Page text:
Christmas Poinsettia - Tips, Tricks and Traditions 

Posted by eFlorist on 20/12/16 08:56

Thinking about Christmascoming soon, we interviewed some of our customers in a competition where they had to nominate their favorite Christmas flower. We were not surprised to see that for 8 out of 10 people, poinsettiais their Christmas flower of choice. Extremely popular in the US, in Canada and Mexico, the poinsettia called also the Christmas Star is the best seller during the holiday season. In the US more than 66 million of plants are sold every year where they contribute over $250 million to the US economy at the retail level. In Europe more than 30 million are offered at Christmas.


Important facts to know about poinsettia:

  • Poinsettias are part of the Euphorbiaceous family
  • Over 100 varieties of poinsettias are available, in different colors, from the traditional red, to white, pink, burgundy, salmon or multi-colors, marbled and speckled. Some of them have famous names such as “premium Picasso” or “Monet Twilight”.
  • The name Poinsettia is due to John Poinsett, an American botanist, physician and the first United States Ambassador to Mexico. He introduced the plant to the US from Mexico where he discovered that plant in its natural environment.
  • In Mexico, the poinsettia is a perennial plant that can grow 10-15 feet tall in average.
  • December 12th is the Poinsettia Day, which marks the death of John Poinsett in 1851. Popular in the US, this day is a symbol to offer peace and harmony for the holiday season.
  • You can offer a poinsettia to thank a friend or a neighbor for the good time shared during the year and the services offered. On the other hand, poinsettia is also a gift you can offer to someone you want to be forgiven.
  • The colored parts of the poinsettias that most people think of as the flowers are actually colored bracts. The leaves are not the flowers!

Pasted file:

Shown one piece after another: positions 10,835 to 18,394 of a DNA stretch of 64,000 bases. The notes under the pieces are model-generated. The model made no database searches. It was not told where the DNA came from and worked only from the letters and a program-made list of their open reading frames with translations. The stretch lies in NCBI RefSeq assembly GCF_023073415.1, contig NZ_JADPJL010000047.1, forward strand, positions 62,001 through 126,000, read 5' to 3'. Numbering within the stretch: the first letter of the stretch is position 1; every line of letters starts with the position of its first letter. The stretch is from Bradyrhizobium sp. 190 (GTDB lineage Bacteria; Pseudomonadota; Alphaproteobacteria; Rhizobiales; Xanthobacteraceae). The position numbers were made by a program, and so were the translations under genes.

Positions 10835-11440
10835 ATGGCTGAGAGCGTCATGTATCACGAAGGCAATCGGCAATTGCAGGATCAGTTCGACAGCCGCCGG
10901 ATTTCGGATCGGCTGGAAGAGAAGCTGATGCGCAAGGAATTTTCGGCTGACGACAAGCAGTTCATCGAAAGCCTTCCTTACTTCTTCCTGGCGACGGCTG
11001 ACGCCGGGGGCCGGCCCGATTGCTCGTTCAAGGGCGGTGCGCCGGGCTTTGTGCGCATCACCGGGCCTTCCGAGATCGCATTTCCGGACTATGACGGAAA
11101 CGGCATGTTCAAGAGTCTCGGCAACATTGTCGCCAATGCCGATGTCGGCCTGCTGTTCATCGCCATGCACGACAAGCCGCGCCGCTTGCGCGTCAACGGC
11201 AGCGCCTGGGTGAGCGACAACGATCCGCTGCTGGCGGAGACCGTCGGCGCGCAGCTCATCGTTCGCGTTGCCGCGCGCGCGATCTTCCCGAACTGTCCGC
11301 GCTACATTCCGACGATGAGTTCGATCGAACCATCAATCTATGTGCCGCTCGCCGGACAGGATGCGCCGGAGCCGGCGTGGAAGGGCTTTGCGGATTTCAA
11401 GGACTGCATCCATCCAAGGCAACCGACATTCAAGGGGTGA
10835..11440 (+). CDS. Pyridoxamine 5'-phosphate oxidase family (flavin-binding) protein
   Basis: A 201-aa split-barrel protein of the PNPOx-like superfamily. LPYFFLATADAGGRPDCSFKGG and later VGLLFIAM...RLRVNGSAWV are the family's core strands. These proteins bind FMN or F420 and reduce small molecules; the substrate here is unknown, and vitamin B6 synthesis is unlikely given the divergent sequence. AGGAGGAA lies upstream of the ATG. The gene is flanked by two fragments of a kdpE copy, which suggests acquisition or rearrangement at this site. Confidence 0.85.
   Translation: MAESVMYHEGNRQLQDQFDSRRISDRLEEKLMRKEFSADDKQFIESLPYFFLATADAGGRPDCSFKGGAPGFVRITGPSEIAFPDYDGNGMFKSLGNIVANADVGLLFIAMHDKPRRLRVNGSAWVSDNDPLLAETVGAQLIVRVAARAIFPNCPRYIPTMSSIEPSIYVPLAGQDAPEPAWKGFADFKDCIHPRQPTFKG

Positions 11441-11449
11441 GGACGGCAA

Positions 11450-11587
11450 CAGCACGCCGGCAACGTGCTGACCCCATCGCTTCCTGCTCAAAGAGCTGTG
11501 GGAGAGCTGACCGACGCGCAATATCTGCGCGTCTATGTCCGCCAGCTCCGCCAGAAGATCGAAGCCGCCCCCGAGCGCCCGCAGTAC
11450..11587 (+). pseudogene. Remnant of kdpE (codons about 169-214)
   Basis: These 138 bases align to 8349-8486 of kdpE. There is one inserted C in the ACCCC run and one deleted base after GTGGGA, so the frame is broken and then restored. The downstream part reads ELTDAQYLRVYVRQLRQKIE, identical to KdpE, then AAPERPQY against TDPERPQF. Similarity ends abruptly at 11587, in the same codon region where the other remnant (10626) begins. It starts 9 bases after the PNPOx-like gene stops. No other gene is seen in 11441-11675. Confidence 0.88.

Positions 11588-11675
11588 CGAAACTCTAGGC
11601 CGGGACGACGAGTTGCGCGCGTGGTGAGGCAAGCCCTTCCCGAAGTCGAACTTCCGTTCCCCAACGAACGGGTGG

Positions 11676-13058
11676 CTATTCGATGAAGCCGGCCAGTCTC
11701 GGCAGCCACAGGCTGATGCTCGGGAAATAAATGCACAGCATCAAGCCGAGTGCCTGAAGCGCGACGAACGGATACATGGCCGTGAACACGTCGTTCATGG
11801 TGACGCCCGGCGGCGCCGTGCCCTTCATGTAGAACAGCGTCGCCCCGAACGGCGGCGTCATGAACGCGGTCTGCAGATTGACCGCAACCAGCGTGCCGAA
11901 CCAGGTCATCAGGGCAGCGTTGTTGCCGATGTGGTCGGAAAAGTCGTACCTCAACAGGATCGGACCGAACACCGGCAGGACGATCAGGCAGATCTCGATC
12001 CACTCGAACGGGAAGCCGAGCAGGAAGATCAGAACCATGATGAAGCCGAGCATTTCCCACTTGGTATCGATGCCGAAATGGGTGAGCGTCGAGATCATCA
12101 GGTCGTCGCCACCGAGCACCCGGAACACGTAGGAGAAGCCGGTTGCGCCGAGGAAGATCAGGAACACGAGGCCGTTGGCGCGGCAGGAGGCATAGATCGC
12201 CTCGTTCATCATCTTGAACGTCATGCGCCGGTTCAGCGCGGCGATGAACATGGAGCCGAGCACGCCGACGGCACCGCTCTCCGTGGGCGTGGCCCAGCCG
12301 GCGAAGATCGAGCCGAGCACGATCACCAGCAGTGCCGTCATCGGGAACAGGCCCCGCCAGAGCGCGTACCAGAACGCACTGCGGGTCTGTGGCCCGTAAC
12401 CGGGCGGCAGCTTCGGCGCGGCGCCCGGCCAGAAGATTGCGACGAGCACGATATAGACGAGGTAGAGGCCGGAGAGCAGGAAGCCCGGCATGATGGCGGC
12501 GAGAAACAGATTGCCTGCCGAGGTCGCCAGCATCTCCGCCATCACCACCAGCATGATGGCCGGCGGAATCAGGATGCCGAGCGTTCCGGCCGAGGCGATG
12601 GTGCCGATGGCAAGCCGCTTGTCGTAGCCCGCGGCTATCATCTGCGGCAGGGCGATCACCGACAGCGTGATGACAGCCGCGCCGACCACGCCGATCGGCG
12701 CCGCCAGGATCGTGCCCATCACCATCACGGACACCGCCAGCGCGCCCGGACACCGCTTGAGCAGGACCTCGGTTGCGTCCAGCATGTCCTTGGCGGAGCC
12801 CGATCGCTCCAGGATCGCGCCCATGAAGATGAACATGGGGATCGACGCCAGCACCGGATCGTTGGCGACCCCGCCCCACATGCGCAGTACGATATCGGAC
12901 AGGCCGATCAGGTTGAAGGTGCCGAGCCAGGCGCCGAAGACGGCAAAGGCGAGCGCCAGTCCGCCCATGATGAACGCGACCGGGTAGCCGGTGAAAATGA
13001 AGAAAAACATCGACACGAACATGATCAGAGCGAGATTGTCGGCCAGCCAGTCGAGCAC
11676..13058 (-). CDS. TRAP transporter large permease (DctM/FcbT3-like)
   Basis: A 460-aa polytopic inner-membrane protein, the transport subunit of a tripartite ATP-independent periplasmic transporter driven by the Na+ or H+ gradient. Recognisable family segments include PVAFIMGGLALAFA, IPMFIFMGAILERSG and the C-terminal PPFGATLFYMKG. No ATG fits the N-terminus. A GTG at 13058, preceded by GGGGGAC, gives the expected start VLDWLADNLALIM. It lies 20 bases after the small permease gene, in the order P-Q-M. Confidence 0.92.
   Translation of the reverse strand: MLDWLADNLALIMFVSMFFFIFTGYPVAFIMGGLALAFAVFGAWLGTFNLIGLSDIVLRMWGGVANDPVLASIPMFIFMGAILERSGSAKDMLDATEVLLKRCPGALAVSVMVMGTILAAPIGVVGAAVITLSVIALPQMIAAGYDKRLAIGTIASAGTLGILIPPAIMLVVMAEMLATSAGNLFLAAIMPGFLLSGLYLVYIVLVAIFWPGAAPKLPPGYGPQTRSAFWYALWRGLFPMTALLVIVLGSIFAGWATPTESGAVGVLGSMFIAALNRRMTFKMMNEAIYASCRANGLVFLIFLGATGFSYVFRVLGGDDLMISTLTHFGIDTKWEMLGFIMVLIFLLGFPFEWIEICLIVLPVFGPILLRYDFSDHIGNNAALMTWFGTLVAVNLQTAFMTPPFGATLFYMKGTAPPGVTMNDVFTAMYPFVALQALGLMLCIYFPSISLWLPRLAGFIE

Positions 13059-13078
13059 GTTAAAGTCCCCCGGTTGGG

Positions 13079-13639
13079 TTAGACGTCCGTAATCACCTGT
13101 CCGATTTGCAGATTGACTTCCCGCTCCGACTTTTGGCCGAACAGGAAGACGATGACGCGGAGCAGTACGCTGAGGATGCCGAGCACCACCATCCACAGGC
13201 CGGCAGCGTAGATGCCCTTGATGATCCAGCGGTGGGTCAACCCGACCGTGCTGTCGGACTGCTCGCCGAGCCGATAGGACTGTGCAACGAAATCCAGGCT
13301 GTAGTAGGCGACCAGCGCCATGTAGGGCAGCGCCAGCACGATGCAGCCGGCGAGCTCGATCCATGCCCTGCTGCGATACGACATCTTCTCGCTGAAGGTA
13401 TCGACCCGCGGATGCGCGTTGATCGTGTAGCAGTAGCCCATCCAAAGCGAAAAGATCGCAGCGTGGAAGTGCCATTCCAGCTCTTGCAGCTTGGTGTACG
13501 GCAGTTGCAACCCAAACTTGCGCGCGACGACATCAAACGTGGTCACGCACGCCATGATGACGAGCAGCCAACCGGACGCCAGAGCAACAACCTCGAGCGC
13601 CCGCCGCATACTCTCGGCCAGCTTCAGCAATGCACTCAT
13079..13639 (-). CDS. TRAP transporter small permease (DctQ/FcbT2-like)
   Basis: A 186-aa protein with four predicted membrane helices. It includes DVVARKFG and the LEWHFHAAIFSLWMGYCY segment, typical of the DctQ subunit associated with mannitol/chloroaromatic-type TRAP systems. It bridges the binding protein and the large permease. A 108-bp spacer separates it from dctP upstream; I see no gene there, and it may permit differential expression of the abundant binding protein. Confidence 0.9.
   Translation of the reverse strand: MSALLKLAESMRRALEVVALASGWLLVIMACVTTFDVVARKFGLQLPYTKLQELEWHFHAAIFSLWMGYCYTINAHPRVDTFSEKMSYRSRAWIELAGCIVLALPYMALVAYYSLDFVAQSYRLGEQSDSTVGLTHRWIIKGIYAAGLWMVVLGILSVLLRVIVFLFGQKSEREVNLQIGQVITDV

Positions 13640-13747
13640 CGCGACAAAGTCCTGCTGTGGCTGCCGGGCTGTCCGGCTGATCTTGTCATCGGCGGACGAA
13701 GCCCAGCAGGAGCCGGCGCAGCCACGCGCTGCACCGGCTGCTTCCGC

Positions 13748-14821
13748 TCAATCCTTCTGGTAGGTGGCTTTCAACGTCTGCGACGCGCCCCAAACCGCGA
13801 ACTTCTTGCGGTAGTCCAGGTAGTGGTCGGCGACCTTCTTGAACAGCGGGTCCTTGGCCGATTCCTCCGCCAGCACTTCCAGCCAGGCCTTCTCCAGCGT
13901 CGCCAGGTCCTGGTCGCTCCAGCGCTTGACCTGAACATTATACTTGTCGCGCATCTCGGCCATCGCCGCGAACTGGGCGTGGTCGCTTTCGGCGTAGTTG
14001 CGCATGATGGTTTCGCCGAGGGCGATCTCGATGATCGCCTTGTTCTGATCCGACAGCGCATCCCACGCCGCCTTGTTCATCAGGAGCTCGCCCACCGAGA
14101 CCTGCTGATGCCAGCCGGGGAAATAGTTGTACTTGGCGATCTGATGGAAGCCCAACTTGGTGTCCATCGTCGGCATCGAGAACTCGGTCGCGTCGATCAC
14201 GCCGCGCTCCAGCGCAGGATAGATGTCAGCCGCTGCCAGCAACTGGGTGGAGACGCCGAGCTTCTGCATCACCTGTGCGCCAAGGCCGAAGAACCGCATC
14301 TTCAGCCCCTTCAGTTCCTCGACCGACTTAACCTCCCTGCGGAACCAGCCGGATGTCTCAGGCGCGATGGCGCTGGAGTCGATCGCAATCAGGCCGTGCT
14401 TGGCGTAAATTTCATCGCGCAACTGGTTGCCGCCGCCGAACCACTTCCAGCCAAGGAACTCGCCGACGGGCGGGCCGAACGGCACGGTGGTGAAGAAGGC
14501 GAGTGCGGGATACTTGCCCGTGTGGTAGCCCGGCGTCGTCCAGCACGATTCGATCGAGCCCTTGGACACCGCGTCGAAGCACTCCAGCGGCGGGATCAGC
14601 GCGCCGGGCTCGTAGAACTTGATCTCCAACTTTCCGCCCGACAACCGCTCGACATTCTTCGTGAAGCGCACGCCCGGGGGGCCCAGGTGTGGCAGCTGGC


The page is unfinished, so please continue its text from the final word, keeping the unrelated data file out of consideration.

Aztec mythology
Poinsettia are grown in plantations in southern countries, but has its origins in Mexico, where it grows wild. According to the Aztec mythology there was a goddess who died of a broken heart. Her blood dripped down on the poinsettia and it thus received its original red color. The poinsettia arrived to us in Europe via the USA where it was introduced in the mid-1900s. The wild poinsettia is a large shrub, but thanks to cultivation a number of variants have been developed that are suitable as a house plant.


If you want to buy or offer a poinsettia, you should select a plant with dark green foliage. Be careful to the signs given by the leaves! Fallen, yet, low or damaged leaves indicate poor handling or fertilization, lack of water or a root disease that may affect your plant life. The colorful flower bracts should be in proportion to the plant and pot size. One sign that the poinsettia is doing well and will last is that the flowers are in bud and look fresh. Always be careful with pets and children, as the poinsettias should not be ingested or you may feel nauseous and vomit.

You just received a poinsettiaand you want to replant it in your garden? Bad idea! This tropical plant does not like our cold, wet soils and it’s better to keep it inside. Poinsettias are very sensitive to cold and they may suffer from a thermic shock that may be fatal. As soon as the temperature goes down to 15 degrees or below it can hurt the plant and it starts to lose its leaves. If you buy a poinsettia and will transport it outside in the cold for some time, you should make sure it is well wrapped to spare it from the cold. Place your poinsettia in a bright spot, but not directly facing south. The soil should be kept slightly moist, both excessive watering and dehydration will hurt the plant.

During the flowering period:

  • Regular watering with warm water. Don’t let water stagnate in the pot, you can also add gravel or little stones in the pot. Make sure that the soil is always moist.
  • Place in a room with temperature 16-20 °
  • Adequate lighting (at least 10 hours per day) but not in direct sunlight
  • do not give the plant any fertilizer.

Tip: If the leaves turn white, it’s too much water & if the leaves turn yellow it’s not enough water

After the flowering period:

  • Little watering or even stop it for a while
  • cut about 5 to 10 cm of the stem to stimulate further blooms
  • provide fertilizer once a month
  • give fresh soil
  • To get new brachts (colored leaves) it is imperative to keep the plant in total darkness for at least 12 hours per day for several weeks

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